Love to see some other suggestions!

  • http://www.expatheather.com Heather Carreiro

    Great suggestions Alexis! Like some of the other commenters, I also used to type up several posts and save them to a thumb drive for easy upload.

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  • http://jessiecarty.com Jessie Carty

    Terrific tips in the article and in the comments!

  • HyderabadChick

    Not sure if I can put this coherently, but here goes:

    Sometimes – cultures die because they’re too expensive to maintain. Or they have too much competition from cheaper sources.

    In India – any given group of people will lift up their voices and sing.

    In the US, singing is viewed as something to be done by those who know how. There’s a strong feelint that the rest would do better by keeping quiet.

    COnsider the differences: In the US so many households have TV/ Radio/ and now acccess to the web – that this kind of entertainment is widely available.

    But in poorer places – the local community provides it for themselves. In the place of TV and radio, they still tell stories out loud, perform skits and sing at home.

    It’s a dream and a seeming luxury in the US to have a artisanal career. In America some view the tailor, baker and candlestick maker with near awe.

    Right now those skills continue to be almost mundane in 3rd world countries.Will those skills be priced out of existence as the demand and buying power in places like Brazil, China and India increases? Factories are faster even if the quality’s not as good. The artisan will therefore be able to demand a higher price for handmade traditional goods but how many will survive to do so?

    Hispanic families who come to the US tend to hold on to their language longer than other language speakers. Haitian creole on the other hand can be lost in one or two generations of living in another country.

    There’s little to no money in it and HC’s not looked on with the same fascination by the new population as for example, Spanish is.

    Chinese and Arabic speaking families may send their youngsters to school to maintain familiarity with the culture and the language. Many haven’t the funds nor the structures to do the same.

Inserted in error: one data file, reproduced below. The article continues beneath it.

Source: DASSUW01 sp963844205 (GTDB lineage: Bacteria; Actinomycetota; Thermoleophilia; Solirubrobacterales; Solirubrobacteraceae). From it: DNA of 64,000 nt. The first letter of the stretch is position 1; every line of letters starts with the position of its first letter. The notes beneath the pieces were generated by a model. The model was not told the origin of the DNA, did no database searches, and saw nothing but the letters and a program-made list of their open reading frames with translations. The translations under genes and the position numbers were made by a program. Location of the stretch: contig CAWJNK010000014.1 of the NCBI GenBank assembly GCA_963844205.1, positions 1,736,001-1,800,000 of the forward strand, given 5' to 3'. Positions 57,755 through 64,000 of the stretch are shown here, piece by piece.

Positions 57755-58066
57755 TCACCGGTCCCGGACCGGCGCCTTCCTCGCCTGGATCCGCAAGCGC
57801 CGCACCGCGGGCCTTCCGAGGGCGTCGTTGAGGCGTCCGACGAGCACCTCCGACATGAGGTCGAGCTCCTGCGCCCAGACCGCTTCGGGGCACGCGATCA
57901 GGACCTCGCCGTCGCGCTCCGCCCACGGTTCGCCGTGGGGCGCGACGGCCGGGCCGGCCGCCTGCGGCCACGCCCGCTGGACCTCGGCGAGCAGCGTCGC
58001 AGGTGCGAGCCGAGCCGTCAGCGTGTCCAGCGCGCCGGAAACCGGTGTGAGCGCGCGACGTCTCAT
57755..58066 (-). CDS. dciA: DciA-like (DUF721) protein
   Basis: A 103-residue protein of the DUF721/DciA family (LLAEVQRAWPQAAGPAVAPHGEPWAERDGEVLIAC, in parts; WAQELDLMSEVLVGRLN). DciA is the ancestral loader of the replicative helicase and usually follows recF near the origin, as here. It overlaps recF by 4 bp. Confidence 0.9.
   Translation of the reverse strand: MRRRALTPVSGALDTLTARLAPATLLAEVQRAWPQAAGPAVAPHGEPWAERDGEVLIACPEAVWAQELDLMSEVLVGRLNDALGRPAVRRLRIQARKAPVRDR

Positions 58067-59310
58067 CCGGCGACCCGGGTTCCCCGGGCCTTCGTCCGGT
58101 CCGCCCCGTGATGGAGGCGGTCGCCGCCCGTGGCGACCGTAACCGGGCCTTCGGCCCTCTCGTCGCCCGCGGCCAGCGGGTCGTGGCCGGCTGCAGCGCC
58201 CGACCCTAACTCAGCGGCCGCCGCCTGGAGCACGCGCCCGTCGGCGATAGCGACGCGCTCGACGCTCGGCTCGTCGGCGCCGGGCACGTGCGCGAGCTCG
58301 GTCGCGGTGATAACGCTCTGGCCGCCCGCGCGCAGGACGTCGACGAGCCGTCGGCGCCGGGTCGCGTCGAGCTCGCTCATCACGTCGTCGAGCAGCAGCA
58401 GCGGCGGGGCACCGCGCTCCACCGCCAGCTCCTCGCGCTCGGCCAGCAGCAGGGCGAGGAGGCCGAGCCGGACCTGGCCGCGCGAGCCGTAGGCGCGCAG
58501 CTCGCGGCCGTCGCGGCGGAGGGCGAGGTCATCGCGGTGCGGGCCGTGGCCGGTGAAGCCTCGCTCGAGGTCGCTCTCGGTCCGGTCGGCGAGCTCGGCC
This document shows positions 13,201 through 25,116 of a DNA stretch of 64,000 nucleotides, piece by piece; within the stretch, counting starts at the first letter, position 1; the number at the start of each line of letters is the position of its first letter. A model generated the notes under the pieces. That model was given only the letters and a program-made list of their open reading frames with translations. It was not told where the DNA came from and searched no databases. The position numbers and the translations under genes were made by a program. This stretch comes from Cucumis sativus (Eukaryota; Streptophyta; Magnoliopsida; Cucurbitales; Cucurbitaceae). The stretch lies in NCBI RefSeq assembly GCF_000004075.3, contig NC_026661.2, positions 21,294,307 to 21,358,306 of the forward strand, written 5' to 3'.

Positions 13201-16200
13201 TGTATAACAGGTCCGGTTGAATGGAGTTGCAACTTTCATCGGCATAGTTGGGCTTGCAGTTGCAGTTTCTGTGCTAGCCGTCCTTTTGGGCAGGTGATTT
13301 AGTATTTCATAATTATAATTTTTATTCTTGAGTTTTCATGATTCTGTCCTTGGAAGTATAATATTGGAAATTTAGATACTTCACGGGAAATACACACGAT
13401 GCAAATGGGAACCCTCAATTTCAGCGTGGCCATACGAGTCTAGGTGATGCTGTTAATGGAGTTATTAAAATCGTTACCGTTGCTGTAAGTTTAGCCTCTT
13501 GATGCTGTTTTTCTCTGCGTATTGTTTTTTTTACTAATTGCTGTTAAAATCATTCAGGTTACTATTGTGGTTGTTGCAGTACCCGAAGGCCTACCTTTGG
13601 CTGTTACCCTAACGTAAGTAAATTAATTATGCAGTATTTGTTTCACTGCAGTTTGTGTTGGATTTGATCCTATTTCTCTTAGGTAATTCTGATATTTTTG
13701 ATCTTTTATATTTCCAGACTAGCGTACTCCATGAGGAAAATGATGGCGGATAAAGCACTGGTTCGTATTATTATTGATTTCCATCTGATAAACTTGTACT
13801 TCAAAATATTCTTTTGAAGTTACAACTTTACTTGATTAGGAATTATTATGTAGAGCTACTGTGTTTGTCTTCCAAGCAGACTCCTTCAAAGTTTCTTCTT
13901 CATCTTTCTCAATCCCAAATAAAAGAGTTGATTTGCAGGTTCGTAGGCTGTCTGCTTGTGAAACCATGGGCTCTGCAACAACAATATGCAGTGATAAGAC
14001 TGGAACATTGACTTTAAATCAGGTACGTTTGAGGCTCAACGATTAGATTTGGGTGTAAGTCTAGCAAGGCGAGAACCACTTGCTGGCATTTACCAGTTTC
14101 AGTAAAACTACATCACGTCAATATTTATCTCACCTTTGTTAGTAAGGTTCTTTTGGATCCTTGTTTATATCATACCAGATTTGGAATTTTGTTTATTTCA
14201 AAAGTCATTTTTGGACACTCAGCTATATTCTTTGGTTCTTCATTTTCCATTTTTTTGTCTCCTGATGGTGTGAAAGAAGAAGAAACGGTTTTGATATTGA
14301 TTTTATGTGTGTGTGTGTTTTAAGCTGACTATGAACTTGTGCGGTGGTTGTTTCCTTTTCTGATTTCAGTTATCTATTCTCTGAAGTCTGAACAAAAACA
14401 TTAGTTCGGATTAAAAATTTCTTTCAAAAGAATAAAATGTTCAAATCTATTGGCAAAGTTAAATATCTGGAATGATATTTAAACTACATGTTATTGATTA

If the goal is to “save cultures”, museums and festivals are the only ideas I have. I don’t complain as much as some people about the commoditization of culture because I have a feeling that connecting culture to money might extend the life of some.

  • HyderabadChick

    Sorry, the above post actually belongs with a totally different article!

  • Joel

    Hi Travellers
    Great tips indeed:
    I live and work in Malawi,where these tips are most help full to business travelles

    Have Joel as your travel partner in Malawi to help you in all travel need &culture joel.1warmheart@ymail.com
    Good luck to Alex and the team

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  • http://www.schnurlosestelefon.com Telefon Schnurlos

    the precious information you presented do help our team’s research for our corporation, thanks.

  • Ashley Fleck

    I never would have considered bringing my laptop backpacking but now that I have a blog it is a necessity. It would be such a pain to upload photos onto someone else’s computer, and spend hours writing and posting. Great tips!

  • Elizabeth Becker

    I have already recruited my twin sis to help me edit everything (including e-mails) before I send them out to the world. When I leave for Africa in a couple weeks, she’ll be taking over during times I don’t have Internet access or am traveling. I think having a partner you can rely on makes all the difference.

  • Andrea Rees

    Great tips! Thanks.

  • Andrea Rees

    Great tips! Thanks.

  • Andrea Rees

    Great tips! Thanks.

  • Andrea Rees

    Great tips! Thanks.